Tuesday,24 October, 2017
Current issue | Issue 1356, (10 - 16 August 2017)
Tuesday,24 October, 2017
Issue 1356, (10 - 16 August 2017)

Ahram Weekly

More affordable housing

Affordable housing units are costing more, but they are still attractive to low- and medium-income earners, reports Ahmed Kotb

More affordable housing
More affordable housing

The Ministry of Housing and Urban Communities announced the launch of a new offering of affordable housing units last week as part of its social housing programme.

About 125,000 units will be made available in 22 governorates and new cities, even if the prices have gone up in comparison to previous years. Officials attribute the rise to the floating of the pound and the subsequent increase in the prices of building materials.

The 90-metre-square apartments are now priced at LE184,000 instead of LE154,000 for similar apartments offered in 2015 and 2016 under the same programme. Down payments have slightly risen to LE11,000 from LE9,000. The minimum monthly instalment for the repayments of loans is LE590.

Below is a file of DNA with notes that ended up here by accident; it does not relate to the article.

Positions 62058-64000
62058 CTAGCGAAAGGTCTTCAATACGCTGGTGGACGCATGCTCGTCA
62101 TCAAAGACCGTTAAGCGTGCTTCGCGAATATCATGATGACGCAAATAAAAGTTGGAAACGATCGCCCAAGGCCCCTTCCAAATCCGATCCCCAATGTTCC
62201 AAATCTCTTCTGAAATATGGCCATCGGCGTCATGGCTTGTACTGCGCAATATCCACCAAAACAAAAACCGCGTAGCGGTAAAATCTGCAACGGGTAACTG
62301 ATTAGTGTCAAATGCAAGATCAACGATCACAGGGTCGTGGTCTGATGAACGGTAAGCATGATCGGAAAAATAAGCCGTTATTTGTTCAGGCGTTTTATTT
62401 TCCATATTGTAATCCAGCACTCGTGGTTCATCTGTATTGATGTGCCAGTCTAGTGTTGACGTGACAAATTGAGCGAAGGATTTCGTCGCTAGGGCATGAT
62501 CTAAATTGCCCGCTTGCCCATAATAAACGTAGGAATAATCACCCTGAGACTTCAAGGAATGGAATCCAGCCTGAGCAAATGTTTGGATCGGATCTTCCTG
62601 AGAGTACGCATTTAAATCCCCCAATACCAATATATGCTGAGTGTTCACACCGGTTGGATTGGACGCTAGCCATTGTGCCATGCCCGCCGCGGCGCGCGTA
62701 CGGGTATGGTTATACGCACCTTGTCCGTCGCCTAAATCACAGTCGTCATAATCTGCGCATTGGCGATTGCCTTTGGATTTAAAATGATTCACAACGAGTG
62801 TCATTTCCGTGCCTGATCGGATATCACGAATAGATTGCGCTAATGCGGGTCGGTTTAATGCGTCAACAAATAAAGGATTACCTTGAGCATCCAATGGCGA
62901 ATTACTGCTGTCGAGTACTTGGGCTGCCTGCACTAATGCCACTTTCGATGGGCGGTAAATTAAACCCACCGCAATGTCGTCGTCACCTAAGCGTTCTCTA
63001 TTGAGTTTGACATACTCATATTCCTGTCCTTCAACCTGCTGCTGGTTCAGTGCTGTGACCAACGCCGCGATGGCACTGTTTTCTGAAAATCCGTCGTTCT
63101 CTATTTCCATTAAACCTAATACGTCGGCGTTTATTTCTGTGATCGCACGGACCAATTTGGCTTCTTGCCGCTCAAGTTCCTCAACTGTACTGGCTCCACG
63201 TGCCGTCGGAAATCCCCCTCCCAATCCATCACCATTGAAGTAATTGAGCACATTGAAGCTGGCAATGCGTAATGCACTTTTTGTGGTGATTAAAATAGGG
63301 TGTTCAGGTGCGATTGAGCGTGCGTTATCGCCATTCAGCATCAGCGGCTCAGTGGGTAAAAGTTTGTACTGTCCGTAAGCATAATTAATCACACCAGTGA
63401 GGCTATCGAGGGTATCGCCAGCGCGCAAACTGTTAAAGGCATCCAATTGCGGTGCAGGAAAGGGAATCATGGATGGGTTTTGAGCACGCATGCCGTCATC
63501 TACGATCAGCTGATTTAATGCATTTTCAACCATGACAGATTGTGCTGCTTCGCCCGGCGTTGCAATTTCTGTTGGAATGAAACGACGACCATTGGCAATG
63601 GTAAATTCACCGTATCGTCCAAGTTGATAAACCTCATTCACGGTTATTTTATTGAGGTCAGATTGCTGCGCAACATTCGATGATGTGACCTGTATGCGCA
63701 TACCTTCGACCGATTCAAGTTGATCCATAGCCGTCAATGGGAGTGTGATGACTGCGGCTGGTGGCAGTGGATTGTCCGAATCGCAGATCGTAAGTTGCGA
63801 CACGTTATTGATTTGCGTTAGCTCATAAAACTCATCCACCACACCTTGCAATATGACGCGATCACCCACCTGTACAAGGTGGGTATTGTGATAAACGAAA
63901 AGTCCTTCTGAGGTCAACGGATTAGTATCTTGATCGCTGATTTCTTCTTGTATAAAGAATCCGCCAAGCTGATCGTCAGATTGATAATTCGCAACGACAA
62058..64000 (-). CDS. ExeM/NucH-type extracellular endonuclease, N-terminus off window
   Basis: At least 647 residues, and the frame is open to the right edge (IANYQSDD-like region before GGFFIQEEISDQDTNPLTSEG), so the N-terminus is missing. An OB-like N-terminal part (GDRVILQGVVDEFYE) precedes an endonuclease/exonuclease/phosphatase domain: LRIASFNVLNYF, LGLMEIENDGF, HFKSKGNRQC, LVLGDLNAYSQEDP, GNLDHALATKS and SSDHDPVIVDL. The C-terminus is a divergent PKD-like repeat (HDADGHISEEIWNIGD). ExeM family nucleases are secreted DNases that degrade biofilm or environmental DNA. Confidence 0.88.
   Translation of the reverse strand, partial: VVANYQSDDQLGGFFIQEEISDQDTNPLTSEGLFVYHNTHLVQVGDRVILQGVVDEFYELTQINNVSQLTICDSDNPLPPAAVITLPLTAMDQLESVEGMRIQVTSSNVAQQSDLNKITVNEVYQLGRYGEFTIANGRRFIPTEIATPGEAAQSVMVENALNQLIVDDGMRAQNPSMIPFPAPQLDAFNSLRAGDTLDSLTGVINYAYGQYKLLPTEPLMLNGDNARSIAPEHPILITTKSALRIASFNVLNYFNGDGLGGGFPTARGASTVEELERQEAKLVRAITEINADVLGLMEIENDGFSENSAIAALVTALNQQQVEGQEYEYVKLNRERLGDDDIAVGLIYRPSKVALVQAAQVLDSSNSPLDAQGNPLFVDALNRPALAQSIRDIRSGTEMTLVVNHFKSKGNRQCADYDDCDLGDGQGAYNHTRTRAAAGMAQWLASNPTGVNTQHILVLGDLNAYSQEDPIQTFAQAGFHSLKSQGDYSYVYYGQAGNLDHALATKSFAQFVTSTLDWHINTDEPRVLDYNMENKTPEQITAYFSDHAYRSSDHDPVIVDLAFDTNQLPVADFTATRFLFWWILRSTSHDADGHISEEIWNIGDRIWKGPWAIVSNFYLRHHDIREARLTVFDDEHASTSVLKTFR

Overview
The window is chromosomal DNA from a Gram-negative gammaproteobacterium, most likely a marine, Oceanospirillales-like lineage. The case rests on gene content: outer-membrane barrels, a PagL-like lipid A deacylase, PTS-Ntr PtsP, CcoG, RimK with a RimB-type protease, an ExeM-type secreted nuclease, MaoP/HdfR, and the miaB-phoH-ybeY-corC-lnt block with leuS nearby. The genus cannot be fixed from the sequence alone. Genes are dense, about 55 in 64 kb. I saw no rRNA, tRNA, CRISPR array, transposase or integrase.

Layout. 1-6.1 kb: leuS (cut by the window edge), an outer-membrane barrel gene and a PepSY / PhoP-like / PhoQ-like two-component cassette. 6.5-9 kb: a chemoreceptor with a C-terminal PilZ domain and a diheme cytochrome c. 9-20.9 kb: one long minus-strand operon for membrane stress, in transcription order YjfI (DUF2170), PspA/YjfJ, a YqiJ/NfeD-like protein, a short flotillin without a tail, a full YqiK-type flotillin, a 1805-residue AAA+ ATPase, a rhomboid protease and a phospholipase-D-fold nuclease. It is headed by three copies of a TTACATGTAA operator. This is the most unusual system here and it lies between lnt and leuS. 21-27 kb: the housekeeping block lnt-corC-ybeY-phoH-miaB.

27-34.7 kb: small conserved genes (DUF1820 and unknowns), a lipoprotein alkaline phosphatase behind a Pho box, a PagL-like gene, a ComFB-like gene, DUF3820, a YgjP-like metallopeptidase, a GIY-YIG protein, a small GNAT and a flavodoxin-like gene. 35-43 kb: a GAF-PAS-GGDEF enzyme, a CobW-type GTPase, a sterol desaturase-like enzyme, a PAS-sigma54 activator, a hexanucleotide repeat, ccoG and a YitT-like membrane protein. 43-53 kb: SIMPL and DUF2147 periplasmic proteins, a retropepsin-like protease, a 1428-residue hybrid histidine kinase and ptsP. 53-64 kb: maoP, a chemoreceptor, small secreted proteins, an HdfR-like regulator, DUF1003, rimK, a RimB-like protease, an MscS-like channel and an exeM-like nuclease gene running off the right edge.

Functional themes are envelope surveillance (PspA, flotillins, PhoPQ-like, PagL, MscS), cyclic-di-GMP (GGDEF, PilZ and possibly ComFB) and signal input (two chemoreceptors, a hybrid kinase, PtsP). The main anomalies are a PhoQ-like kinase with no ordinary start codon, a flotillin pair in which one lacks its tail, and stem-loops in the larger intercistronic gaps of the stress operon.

Other financial requirements for those wanting to buy the new units have also moved upwards, including the maximum income for married and unmarried applicants, to be set this time at LE4,750 instead of LE3,500, and LE3,500 instead of LE2,500, respectively. This should allow more people to be eligible for the purchase of the units.

Moreover, the banks will now allow those who earn up to LE2,100 a month to pay five per cent interest on their mortgages under the social housing programme, instead of the LE1,200 previously. Those who earn more will pay seven per cent at a fixed interest rate for up to 20 years. 

The housing units and bank financing offers have been attracting a growing number of people to apply, since the units are some 20 to 25 per cent cheaper than ordinary units in the same areas, according to Mai Abdel-Hamid, head of the Mortgage Finance Fund (MFF). 

Applications will be accepted from 20 August and will last for one month. They can be done electronically for the first time through the MFF’s website, and the applications will then be examined and subjected to a random draw, as was the case for previous offerings.